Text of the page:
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John Fulton


John Fulton
Former County Extension Director



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In The Backyard

Horticulture columns and tips done on a timely basis

Fall Gardening

Posted by John Fulton -

Another fall topic to be covered in mid to late summer is fall gardening. The idea is to harvest in the fall, and that takes a little bit of planning, and planting, on your part. The fall garden planting season actually begins in June. Most of the dates are based on the ability to withstand frost, or not withstand frost. Since we are well past June, here are some of the things we can still plant in late summer for the fall harvest period – since they are in the frost tolerant category.

Let's start with the list for late summer planted crops. Chinese cabbage, kohlrabi, cos lettuce, leaf lettuce, mustard greens, winter radishes and turnips are the group for late summer planting. This group is made up of frost tolerant plants which don't have a long life cycle. Examples of other frost tolerant vegetables which won't have time to mature very well include cabbage, carrots, onions, and parsnips. They just won't mature before we get a hard freeze – unless you are trying to get some green onions or turnip tops.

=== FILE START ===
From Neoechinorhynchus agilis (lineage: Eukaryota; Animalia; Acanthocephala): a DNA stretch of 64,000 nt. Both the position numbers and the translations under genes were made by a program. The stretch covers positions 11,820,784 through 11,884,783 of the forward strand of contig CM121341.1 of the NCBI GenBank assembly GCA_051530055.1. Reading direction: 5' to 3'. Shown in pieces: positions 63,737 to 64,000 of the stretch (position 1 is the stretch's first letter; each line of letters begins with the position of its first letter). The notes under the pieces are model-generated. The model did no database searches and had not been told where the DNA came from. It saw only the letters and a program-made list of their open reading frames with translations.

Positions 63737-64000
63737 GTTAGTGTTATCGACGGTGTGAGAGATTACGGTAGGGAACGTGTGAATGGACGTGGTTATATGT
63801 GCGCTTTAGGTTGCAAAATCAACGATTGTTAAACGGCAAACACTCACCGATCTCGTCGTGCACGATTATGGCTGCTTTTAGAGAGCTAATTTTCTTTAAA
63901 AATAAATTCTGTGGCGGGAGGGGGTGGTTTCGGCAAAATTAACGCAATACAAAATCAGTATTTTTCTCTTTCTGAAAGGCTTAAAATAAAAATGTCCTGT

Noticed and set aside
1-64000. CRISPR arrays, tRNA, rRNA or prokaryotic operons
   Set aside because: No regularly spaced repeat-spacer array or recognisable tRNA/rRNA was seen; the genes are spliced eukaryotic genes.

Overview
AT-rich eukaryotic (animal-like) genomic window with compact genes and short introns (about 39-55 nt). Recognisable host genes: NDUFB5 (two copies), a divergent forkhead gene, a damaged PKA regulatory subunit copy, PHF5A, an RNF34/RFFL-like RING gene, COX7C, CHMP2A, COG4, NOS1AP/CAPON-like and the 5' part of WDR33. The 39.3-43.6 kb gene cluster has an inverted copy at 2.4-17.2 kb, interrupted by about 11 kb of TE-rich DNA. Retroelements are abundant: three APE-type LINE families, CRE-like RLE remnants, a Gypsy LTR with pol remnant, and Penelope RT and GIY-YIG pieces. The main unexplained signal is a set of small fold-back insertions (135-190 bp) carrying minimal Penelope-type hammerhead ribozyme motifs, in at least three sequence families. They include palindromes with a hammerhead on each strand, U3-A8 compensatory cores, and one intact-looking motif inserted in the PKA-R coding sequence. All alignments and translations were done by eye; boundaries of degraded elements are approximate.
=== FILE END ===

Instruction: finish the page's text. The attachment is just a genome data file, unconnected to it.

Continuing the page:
In about another month, we can plant some of the very hardy vegetables which would mature in time to use them. Some are in the late summer planting time, but most are in the early fall planting category. Here is the list: leaf lettuce, mustard greens, spring radishes, and spinach. Fall spinach is interesting, and it sometimes overwinters to begin an early harvest in the spring. Of course, you have to check carefully before tilling the garden. The other thing which puts spinach in this category is the fact the seed won't even germinate if soil temperatures are too high. Local supplies of seed may be hard to find. That leaves having left over supplies from the spring or placing an order to your favorite seed supplier to have any type of fall garden.



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